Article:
Many newbie questions regarding python
ppearson at nowhere.invalid
Sun Oct 10 20:57:43 CEST 2010
On Sat, 09 Oct 2010 19:30:16 -0700, Ethan Furman <ethan at stoneleaf.us> wrote:
> Steven D'Aprano wrote:
>> But that doesn't mean that the list comp is the general purpose solution.
>> Consider the obvious use of the idiom:
>> def func(arg, count):
>> # Initialise the list.
>> L = [arg for i in range(count)]
>> # Do something with it.
>> process(L, some_function)
>> def process(L, f):
>> # Do something with each element.
>> for item in enumerate(L):
>> Looks good, right? But it isn't, because it will suffer the exact same
>> surprising behaviour if f modifies the items in place. Using a list comp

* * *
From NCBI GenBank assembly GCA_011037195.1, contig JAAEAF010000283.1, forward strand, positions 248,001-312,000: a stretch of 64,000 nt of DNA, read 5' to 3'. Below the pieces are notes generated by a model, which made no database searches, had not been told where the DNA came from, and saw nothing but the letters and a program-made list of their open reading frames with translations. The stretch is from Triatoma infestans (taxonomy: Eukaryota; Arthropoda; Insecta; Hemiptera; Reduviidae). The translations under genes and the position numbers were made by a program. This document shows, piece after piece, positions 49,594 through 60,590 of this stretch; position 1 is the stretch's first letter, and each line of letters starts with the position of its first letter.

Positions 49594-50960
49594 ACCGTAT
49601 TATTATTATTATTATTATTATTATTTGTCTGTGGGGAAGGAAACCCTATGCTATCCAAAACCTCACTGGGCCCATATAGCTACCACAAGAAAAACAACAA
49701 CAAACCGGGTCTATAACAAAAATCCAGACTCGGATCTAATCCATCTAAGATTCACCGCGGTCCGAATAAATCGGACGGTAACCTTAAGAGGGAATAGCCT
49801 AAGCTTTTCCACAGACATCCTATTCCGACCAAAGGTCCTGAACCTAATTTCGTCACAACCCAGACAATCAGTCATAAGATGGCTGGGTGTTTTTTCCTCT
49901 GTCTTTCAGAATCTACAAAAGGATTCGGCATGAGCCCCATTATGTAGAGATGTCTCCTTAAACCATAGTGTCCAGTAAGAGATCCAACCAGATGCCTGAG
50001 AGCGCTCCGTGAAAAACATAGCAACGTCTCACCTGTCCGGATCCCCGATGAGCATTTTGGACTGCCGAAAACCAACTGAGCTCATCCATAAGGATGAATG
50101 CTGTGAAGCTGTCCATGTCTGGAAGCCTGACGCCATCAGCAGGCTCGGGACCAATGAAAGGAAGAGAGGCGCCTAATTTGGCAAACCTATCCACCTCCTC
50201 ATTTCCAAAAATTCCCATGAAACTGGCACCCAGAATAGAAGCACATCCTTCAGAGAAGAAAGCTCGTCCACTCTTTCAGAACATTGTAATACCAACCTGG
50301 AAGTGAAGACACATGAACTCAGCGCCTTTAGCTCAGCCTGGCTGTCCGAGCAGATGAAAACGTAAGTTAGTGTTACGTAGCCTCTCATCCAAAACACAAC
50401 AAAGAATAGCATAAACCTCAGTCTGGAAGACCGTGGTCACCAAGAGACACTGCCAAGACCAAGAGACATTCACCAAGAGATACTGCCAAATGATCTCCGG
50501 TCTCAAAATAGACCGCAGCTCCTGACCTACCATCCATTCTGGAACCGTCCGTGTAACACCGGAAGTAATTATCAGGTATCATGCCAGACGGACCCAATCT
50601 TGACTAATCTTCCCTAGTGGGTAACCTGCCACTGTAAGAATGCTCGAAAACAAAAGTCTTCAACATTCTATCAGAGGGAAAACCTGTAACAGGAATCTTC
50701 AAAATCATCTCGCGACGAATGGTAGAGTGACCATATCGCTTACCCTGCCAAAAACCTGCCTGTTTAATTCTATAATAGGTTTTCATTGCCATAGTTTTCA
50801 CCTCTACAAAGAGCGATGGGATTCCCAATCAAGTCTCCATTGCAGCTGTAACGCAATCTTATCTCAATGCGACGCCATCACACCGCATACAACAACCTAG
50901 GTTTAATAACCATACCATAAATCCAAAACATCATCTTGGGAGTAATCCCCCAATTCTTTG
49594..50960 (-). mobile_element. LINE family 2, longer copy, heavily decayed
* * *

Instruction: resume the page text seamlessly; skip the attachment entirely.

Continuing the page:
>> doesn't save you if you don't know what the object is.
> I've only been using Python for a couple years on a part-time basis, so
> I am not aquainted with this obvious use -- could you give a more
> concrete example? Also, I do not see what the list comp has to do with
> the problem in process() -- the list has already been created at that
> point, so how is it the list comp's fault?
Well, here's a worked example of Steven D's code (Python 2.5.2):
>>> def func(arg, count):
... L = [arg for i in range(count)]
... process(L, some_function)
>>> def process(L, v):
... for item in L:
>>> def some_function(x):
... print x
>>> func(, 3)
[1, 1, 1]
Is that the output you expected? Probably not: the unwary
reader (including me, not too long ago) expects that
L = [arg for i in range(count)]
will be equivalent to
L = [, , ]
but it's not, because the three elements in the first L are three
references to the *same* list. Observe:
>>> arg = 
>>> L = [arg for i in range(3)]
[, , ]
[, , ]
... as opposed to ...
>>> L = [  for i in range(3)]
[, , ]
[, , ]
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